By Leendert Jan Enthoven, president, BriteSwitch
Lighting rebates are an ever-changing game, and no one knows the rules better than lighting veteran Leendert Jan Enthoven, president, BriteSwitch, Princeton, NJ, the company he founded in 2008 to help businesses take advantage of rebate and incentive programs in the United States and Canada. Leendert was kind enough to let us publish the following article on the U.S. rebate climate in 2020.
Over the past few months, rebate organizations across the country have been busy updating their programs for 2020. We’ve noticed the following trends for this year.
LED rebate amounts will decrease by -12%. Historically, we have seen the prescriptive rebates for LED products drop by around -10% on average each year. In 2019 however, we saw the first average increase of rebates. But then, in 2020, the original trend continued with a -12% decrease in the rebate amounts across all LED categories. Looking at the data, we observed a significant difference in the rebate trends for retrofit lamps versus fixtures.
Replacement screw-in lamps (A-shape, PAR, etc.) experienced the largest drop, -27% in the last year. Linear tubes saw a decrease of -13%, but that’s actually the lowest decrease they’ve seen since tubes came on the market.
LED fixtures saw a significant increase in rebate amounts in 2019 but in 2020 they mostly leveled out. On average, rebate amounts for LED fixtures were only down -5% over the past year. Since the rebates for fixtures can be relatively high, make sure to pay attention to any cost caps that may apply.
Seventy-six percent of the U.S. offers commercial lighting rebates. The percentage of the United States covered by an active commercial lighting rebate is constantly changing based on rebate funding levels. The past 11 years, we’ve seen that percentage range from a low of 68% to a high of 81%. Currently, 76% of the US is covered by an active commercial lighting rebate program, up from the 73% we saw at the beginning of 2019. Still, there are some large pockets in Alabama, Kansas, West Virginia and North Dakota that do not have commercial lighting rebate programs. To see how rebates have changed over the past 10 years, you can view BriteSwitch’s Rebate Climate Map at www.briteswitch.com/rebatecoverage.php.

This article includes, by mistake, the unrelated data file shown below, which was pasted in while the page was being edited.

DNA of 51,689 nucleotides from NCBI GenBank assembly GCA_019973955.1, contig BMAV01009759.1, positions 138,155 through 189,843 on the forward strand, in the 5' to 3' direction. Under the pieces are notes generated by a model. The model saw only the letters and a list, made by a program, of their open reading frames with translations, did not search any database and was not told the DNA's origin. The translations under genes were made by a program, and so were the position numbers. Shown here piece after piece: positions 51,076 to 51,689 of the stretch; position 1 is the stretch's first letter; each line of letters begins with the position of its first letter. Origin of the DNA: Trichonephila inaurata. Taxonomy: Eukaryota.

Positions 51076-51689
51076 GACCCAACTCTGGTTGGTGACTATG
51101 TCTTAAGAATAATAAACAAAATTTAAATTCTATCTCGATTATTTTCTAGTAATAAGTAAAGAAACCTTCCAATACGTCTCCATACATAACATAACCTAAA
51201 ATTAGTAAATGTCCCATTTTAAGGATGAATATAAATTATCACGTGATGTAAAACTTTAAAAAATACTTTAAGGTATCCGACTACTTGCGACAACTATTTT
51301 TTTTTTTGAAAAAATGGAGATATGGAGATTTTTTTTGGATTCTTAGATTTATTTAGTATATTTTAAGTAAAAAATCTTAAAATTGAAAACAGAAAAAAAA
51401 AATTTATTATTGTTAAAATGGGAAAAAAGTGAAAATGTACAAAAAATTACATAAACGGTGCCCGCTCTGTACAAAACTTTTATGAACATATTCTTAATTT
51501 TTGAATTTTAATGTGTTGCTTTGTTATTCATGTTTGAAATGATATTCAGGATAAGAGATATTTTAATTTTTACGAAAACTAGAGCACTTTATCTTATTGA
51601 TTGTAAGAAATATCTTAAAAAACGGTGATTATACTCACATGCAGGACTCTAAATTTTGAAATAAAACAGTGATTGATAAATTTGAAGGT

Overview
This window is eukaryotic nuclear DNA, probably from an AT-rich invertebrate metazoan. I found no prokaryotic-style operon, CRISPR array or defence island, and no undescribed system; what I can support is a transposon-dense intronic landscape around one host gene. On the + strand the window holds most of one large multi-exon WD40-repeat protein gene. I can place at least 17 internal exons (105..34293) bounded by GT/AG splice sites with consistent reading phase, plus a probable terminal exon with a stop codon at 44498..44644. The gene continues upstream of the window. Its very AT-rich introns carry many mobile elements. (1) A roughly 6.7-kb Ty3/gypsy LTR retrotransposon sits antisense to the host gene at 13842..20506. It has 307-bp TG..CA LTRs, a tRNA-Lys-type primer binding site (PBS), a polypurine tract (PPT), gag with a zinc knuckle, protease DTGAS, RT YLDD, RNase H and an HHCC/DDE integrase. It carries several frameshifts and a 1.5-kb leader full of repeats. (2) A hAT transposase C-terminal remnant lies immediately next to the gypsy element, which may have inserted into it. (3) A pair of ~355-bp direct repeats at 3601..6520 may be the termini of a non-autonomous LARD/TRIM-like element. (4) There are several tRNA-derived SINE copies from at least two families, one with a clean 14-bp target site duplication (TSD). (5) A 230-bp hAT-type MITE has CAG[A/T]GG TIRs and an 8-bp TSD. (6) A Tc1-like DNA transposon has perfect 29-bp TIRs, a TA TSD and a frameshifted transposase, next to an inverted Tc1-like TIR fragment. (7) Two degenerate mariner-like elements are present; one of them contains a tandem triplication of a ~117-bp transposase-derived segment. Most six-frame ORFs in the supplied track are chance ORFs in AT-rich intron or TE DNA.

Rebate pre-approval times are improving. Rebate pre-approval is required in a majority of prescriptive and custom rebate programs across North America. During the pre-approval process, programs review the application, verify whether the products are eligible, schedule inspections and reserve the funding.
Since we file thousands of rebate applications a year, we keep track of how long pre-approval takes for projects. Historically, the pre-approval process typically took 29 days on average. Over the past two years, that time has decreased significantly to 18 days. That improvement can be due to a variety of reasons, such as increased use of electronic applications (versus paper), streamlined processes and fewer applications for the utility to process.
Even though the average pre-approval time is only 18 days, some projects can still take months to get pre-approval. Therefore, make sure you allocate yourself enough time to secure pre-approval before any work is scheduled to start.
Anticipate the change to DLC 5.0. As you may have heard, the Design Lights Consortium (DLC) recently finalized the DLC 5.0 and 5.1 technical requirements. These policies address topics like increased efficiency of products, controllability of most LEDs and improved light quality. Current products that meet all the requirements will be automatically updated to 5.0 at the end of March. On Dec. 31, all products that do not meet 5.0 requirements will be delisted.
What does that mean for rebates? Most lighting rebates require an active DLC listing to receive an incentive. At this time, no rebate program has officially announced a plan regarding the move to 5.0. Since most 2020 programs are already in place and DLC 4.4 products will still be listed for the remainder of the year, you should not have a problem getting rebates for those products this year.
The real problem may happen in 2021. Since the 4.4 products will be delisted as of 2021, any project that goes into next year may be an issue. Since 5.0 has additional dimming and efficacy requirements, some existing stock may no longer qualify. If you’re planning a long-term project or a retrofit that will cross over the calendar year, make sure you either use a product that will meet the 5.0 requirement or finish the project before the end of this year.
If you are planning a project and need help estimating and filing rebates, BriteSwitch can get you the most money with no hassle. If you want to create leads and increase your sales with rebates, our RebatePro and Rebate Assistant tools can help you find and identify rebates for your customers.
To learn more about BriteSwitch’s RebatePro database, RebatePro and Project Management System, contact the company at [email protected] / 609-945-5349.